The leakage performance is great. The Sony WIC310 don't leak in the bass and mid ranges, which results in a thin-sounding leakage. The significant portion of their leakage is between 2kHz and 6kHz, which is a relatively narrow range. However, the overall level of the leakage is quiet. With the music at 100dB SPL, the leakage at 1 foot away averages at about 29dB and peaks at 46dB SPL, which is above the noise floor of an average office.
The in-line microphone of the Sony WI-C310 is mediocre. In quiet environments, speech recorded or transmitted with this mic will sound very thin, muffled, and lacking in detail. It should still be decently understandable, even in moderately loud environments like a busy street, but in noisy situations, like in a subway station, the mic will struggle to separate speech from ambient noise.
Note: When using the microphone, you have feedback that plays your voice back into your earbuds and it can’t be disabled.
The in-line mic has a sub-par recording quality. The LFE of 523Hz results in a recorded or transmitted speech that is very thin. The HFE of 3.5kHz suggests a speech that lacks detail and presence. However, the intelligibility of speech on this microphone will still be understandable in quiet environments.
The in-line microphone of the WI-C310 is okay at noise handling. In our SpNR test, it achieved a speech-to-noise ratio of about 17dB, indicating it is best-suited for quiet and moderate environments. However, the mic will struggle to separate speech from ambient noise in loud situations.
The Sony WI-C310 have a decent battery life with about 17 hours of continuous playback, which should last you for a few days without needing daily charging, which is nice. However, they don’t have any power saving features and don’t have a dedicated companion app that would offer customization options.
We measured about 17 hours of battery life for a single charge of the WI-C310, which is pretty good and will last you long enough for a full work day without a problem. However, they can take a bit of time to charge with just under three hours. Unfortunately, they don’t have any power saving features, so be sure to turn them off when you’re not using them.
These headphones aren’t compatible with the Sony | Headphones Connect app and don’t have any dedicated customization options.
The Sony WI-C310 are Bluetooth-only wireless headphones that support Bluetooth 5.0. They have a very good wireless range that will allow you to move around without your source, but they have about average latency for Bluetooth headphones, which means some people will notice a delay when watching video content.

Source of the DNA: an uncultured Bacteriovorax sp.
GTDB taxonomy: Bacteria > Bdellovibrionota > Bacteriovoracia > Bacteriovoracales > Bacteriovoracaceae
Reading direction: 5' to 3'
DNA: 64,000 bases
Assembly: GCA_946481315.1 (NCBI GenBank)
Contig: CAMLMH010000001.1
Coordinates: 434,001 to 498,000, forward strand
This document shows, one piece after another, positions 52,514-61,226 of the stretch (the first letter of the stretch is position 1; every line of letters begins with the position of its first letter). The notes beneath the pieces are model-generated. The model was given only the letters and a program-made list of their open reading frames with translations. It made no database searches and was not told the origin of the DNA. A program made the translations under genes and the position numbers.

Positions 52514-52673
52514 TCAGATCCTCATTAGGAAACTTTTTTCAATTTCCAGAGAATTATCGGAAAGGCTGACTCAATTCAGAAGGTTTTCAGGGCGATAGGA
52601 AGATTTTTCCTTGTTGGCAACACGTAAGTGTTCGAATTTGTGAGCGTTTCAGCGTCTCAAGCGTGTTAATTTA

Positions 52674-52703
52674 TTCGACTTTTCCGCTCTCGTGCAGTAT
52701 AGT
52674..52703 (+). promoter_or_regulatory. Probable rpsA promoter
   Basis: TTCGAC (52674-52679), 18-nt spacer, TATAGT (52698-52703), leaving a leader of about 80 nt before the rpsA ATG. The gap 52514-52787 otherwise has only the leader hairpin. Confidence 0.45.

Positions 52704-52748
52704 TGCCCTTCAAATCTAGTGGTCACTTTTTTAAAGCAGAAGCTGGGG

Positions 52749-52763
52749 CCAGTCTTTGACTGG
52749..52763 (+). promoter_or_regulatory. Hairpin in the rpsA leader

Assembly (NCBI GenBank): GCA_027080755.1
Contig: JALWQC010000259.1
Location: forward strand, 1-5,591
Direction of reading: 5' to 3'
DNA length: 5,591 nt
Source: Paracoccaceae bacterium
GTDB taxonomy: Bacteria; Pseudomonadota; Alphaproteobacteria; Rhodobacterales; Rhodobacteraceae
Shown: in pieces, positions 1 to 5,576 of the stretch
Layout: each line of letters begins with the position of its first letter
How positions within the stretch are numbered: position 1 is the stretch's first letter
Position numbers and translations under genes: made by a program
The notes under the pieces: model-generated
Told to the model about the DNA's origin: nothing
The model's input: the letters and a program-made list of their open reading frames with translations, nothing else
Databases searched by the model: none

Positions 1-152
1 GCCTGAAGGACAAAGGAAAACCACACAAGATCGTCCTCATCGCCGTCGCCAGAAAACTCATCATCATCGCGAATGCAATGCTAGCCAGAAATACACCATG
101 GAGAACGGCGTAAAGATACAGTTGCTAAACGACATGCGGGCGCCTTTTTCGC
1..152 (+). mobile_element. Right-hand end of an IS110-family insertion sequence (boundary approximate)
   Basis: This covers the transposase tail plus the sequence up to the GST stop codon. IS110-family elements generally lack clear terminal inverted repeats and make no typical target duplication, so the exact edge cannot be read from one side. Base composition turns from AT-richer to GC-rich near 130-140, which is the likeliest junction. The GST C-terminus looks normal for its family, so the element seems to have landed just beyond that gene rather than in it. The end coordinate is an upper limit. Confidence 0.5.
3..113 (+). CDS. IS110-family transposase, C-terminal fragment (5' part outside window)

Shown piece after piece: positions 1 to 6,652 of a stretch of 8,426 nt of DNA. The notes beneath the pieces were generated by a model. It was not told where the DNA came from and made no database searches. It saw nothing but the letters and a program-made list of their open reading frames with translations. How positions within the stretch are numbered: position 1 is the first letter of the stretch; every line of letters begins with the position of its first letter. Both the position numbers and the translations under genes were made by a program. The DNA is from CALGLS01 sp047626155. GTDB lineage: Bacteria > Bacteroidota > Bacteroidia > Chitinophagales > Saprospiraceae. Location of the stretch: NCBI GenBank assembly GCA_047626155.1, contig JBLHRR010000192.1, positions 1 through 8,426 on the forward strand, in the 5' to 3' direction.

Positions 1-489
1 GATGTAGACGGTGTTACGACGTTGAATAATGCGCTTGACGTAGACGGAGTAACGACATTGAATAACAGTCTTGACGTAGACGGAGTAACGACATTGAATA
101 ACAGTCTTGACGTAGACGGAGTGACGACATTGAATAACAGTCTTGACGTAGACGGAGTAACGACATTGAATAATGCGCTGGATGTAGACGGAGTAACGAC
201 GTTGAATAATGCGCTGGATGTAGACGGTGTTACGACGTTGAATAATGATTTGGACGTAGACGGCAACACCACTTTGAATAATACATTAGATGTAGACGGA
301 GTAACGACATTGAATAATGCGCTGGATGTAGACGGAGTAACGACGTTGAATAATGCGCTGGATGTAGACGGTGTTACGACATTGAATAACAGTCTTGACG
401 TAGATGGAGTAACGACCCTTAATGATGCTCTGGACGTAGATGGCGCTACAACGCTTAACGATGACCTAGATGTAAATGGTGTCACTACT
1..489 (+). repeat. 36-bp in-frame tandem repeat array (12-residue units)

These headphones are Bluetooth 5.0 compatible, so you might even get better results than what we’ve measured if your source supports it as well. However, they can’t be connected to multiple devices simultaneously and don’t support NFC, which is quite rare for Sony headphones.
The Sony WI-C310 are Bluetooth-only headphones and can’t be used with an audio cable.
These headphones don’t have a dock.
These headphones have a very good wireless range. You’ll be able to leave your Bluetooth source at one spot and move around in a small office or apartment without too many problems thanks to their 53ft of obstructed range. However, note that these results may vary depending on your signal strength. Also, you may experience an even better range than what we measured if your source is Bluetooth 5.0 compatible.
With 215 ms of latency, the Sony WI-C310 might not be the best option to watch video content as some will notice a delay between audio and video. However, some apps and devices offer some sort of compensation, so you might not notice it as much.
The Sony WI-C310 are pretty basic around-the-neck headphones that don’t particularly stand out from the competition. They perform decently in the majority of our tests, without excelling at anything. Unfortunately, they don’t feel like premium headphones and the materials used feel a bit cheap. See our recommendations for the best headphones, the best earbuds, and the best neckband headphones.
The Sony WI-C310 Wireless and Sony WI-C200 are pretty much the same headphones. The main difference between the two models is that the WI-C310 have flat cables, while the WI-C200 have thin cables. The C310 are available in more colors and have slightly better isolation performance.